feedback from the bilateral cooperation between the United States and Russian Federation would be especially useful in this regard.
Taniguchi described the IAEA’s plan of activities for protecting against nuclear terrorism, which takes a comprehensive approach to nuclear security in response to the threats of terrorism. The plan builds on, accelerates, and expands a number of ongoing agency activities under a single coordinator in the Department of Nuclear Safety and Security. It also introduces a number of new initiatives intended to improve nuclear security in a comprehensive, coordinated fashion. These include
physical protection of nuclear material and facilities
detecting malicious activities involving nuclear and other radioactive materials
strengthening state systems for nuclear material accountancy and control
improving the security of radioactive material other than nuclear material
assessing safety and security vulnerabilities of nuclear facilities
responding to malicious acts or threats thereof
supporting adherence to and implementation of international agreements, guidelines and recommendations
coordinating nuclear security and information management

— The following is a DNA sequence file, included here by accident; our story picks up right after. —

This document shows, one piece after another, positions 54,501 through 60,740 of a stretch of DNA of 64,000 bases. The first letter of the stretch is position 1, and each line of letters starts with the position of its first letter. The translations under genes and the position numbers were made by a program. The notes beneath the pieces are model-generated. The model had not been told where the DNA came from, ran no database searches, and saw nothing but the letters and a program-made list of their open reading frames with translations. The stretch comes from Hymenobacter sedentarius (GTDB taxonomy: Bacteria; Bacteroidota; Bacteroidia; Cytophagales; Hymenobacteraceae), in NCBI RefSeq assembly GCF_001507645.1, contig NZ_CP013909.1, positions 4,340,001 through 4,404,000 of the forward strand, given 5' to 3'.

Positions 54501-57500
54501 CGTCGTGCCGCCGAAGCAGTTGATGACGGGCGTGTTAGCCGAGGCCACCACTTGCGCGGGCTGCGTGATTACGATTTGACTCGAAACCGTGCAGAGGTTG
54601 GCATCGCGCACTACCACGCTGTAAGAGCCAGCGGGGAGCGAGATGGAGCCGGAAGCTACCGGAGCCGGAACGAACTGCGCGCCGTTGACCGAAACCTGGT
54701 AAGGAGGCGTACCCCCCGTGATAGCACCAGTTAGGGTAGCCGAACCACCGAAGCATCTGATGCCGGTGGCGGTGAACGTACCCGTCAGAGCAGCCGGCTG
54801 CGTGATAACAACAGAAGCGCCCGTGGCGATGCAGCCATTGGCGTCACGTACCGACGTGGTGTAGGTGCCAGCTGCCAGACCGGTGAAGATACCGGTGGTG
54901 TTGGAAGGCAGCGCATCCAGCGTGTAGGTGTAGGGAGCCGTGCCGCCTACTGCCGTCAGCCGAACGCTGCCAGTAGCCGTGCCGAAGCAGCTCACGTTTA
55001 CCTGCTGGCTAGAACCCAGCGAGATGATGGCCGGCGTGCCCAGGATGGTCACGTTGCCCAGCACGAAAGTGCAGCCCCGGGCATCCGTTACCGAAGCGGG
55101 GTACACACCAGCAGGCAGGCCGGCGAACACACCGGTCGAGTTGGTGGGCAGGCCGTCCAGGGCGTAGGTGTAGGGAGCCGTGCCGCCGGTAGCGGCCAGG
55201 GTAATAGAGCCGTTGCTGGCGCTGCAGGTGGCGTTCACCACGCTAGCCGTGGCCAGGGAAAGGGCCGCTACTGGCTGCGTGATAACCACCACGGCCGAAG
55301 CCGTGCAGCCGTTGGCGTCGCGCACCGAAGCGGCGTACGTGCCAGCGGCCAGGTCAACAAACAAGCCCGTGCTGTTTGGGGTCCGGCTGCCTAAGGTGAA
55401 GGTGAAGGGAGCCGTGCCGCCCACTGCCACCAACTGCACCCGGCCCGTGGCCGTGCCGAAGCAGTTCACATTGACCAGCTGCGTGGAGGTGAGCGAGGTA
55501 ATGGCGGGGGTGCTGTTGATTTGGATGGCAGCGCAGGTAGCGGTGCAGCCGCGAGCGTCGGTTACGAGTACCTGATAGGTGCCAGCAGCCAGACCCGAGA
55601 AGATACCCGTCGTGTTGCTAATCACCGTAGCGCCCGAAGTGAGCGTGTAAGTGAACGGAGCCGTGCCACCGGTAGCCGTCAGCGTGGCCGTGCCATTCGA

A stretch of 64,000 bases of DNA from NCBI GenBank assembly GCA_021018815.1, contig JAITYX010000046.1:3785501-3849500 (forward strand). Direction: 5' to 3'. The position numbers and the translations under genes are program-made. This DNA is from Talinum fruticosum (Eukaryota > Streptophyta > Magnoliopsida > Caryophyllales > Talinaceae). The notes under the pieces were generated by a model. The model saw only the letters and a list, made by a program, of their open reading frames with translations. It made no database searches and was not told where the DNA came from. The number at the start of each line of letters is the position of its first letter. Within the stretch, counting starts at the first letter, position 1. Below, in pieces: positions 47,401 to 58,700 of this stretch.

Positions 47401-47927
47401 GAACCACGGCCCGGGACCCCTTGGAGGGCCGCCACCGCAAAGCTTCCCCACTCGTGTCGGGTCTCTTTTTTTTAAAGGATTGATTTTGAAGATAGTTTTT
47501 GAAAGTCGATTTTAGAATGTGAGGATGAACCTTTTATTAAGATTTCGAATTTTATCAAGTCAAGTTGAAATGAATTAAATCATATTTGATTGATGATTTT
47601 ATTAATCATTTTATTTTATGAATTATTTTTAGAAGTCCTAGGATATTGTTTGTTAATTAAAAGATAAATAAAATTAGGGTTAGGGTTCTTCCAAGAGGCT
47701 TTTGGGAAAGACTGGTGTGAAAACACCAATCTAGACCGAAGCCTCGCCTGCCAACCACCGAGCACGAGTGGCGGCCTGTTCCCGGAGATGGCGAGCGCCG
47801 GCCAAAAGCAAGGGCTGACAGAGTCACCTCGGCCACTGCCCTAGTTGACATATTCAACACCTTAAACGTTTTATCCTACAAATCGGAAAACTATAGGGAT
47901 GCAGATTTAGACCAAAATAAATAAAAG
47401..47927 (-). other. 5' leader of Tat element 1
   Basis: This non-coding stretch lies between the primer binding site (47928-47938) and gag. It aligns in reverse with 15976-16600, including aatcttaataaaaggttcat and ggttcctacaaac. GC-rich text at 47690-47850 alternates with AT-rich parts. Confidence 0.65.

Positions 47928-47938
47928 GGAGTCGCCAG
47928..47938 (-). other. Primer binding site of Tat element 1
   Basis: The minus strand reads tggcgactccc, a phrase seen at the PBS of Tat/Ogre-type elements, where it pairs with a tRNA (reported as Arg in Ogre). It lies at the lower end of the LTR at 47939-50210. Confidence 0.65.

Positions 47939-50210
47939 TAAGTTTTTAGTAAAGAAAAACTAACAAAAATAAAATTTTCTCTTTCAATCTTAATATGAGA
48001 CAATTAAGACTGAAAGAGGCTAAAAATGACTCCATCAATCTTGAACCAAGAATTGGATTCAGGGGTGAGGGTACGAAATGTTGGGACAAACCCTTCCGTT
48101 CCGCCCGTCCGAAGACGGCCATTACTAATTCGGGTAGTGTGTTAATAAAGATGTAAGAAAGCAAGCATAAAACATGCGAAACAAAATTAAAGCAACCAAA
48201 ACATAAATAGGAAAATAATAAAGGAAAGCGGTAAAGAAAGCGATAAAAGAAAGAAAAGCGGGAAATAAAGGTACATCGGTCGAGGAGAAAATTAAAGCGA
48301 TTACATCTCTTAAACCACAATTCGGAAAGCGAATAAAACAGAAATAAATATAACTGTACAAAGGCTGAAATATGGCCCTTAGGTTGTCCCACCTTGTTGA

Taniguchi then discussed the IAEA’s efforts to strengthen state systems for nuclear material accountancy and control, the third activity area (listed above) in the agency’s “Comprehensive Nuclear Security Approach.” He pointed out that the plan underscores the multiple purposes of nuclear material accountancy. Effective accounting is required for states to fulfill their international nuclear nonproliferation obligations. It is also the “first and last step of physical protection,” i.e. the protection of known inventories and the detection of theft if protection measures fail.
The agency has begun updating earlier guidelines for State Systems for Accounting and Control (SSAC), with the intention of guiding states in meeting their reporting requirements under safeguards agreements and providing useful information for nuclear facility operators. The guidelines will take into account the multipurpose character of nuclear material accountancy systems as well as safeguards reporting needs, safety and reactor control issues, challenges in the timely detection of thefts, and the need to obtain export and transport licenses.
Other IAEA activities to strengthen SSACs include assessing current nuclear material accounting and control systems and providing assistance to upgrade those systems. The agency is also broadening the range of training that it already provides to states on SSACs to include a new course on nuclear material accounting and control at the facility level. Taniguchi suggested that the discussion at the workshop would be important for helping the agency in its work in several of the activity areas outlined above, particularly in strengthening SSACs. He also pointed out that, in general, the accounting of nuclear materials remains inadequate.